The output when trying to find the positive and negative roots is:

Enter number of iterations and three values of x.
100
1
1.5
2
The root is 1.47215569
Finished in 3 iterations.
...
Enter number of iterations and three values of x.
100
0
-0.5
-1
The root is -0.378949940
Finished in 4 iterations.

As you can see, this method is quite fast. Of course, we’d expect it to be for this problem, since we’re interpolating a low-degree polynomial with second-degree polynomials, so one wouldn’t expect it to require that much work to get a good result.

It should be noted that inverse quadratic interpolation is rarely used by itself. Instead, this method is used along with the bisection and secant methods in Brent’s algorithm, which is an algorithm that works by deciding at each iteration which of these three methods is best to use.

It may seem a little unusual that I decided to use Fortran for the examples in this article. This is because Fortran has a mostly undeserved reputation for being a “dead language”, conjuring images of punch cards and tape reels, seemingly at odds with modern systems like MATLAB and Python. In fact, Fortran remains the standard in physics (which is my background) for reasons that have been discussed elsewhere.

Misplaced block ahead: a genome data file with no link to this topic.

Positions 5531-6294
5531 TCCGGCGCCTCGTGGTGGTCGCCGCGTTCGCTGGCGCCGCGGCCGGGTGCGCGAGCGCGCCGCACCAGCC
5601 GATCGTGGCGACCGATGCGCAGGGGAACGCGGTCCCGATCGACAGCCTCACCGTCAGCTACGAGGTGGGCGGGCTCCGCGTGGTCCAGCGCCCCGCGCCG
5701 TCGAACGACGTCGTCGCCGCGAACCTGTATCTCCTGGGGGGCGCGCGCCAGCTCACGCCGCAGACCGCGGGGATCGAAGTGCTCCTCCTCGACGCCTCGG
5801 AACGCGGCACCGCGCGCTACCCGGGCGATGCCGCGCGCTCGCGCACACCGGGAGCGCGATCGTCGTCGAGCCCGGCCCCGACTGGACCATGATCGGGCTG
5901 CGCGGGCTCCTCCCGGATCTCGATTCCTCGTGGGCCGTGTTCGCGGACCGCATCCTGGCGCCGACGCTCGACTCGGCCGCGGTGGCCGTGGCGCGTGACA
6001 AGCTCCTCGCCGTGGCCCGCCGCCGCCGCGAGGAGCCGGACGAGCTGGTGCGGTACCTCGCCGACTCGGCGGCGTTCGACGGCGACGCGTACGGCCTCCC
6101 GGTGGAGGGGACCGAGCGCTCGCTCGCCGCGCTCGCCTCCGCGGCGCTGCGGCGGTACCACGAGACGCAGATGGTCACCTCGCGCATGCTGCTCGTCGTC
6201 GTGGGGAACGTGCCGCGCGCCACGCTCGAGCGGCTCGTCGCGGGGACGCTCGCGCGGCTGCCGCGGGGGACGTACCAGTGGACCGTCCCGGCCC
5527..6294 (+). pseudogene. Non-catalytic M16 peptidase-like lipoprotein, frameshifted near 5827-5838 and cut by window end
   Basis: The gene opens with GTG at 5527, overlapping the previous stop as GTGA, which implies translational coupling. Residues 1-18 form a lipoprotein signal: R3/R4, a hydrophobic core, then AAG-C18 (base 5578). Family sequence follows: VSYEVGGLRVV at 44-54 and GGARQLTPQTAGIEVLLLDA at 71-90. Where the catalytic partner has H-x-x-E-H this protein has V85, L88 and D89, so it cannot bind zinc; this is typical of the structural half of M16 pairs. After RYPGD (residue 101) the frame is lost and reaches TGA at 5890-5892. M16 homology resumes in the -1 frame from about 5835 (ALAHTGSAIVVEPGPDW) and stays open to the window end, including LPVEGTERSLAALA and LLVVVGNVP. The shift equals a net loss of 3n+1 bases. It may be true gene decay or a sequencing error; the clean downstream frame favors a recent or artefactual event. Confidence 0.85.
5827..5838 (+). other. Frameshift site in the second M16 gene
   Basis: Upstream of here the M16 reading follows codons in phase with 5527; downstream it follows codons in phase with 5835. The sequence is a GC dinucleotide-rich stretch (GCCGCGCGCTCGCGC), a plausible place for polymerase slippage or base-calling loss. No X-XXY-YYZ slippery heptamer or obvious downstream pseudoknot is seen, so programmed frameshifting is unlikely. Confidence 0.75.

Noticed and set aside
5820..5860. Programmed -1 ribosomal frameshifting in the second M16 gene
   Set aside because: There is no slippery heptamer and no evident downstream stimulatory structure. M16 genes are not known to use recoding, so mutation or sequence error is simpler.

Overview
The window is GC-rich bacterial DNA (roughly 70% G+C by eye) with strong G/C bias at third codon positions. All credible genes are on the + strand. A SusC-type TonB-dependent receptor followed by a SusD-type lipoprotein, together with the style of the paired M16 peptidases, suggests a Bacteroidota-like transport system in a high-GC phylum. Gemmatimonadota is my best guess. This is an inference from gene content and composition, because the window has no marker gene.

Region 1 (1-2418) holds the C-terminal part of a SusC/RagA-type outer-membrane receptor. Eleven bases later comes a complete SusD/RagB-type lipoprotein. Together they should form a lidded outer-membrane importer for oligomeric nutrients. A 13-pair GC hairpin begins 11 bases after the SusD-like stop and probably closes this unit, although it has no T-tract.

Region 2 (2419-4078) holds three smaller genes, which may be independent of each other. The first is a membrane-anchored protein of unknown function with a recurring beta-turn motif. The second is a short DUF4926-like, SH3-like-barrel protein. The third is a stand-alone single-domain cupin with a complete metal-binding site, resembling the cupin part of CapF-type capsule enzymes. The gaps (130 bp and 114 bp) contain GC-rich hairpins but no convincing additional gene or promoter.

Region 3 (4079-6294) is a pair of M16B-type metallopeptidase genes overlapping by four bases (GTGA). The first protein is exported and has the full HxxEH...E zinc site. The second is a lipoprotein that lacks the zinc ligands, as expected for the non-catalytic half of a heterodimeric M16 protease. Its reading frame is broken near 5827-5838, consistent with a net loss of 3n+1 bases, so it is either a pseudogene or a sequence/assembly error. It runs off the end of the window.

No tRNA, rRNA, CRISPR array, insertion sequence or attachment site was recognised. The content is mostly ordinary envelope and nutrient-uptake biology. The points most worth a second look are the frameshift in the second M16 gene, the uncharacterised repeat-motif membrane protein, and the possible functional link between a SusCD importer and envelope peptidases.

If you want to run the code that I’ve linked here, you will need to compile it with a utility like gfortran or Code::Blocks. Alternatively, with slight modification, it is possible to execute Fortran code with Python.

Any code and images that have not been cited are my own original work. I give permission to download, run, and modify the code I have included here — in fact, I encourage it — but I cannot promise that it will work perfectly for everyone.

Cantor’s Paradise

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Panda the Red

Written by

Index gymnast, operator quantizer, and lover of all things nanoscale. I am eternally trapped in the library, someone please send help.

Cantor’s Paradise

Medium’s #1 Math Publication!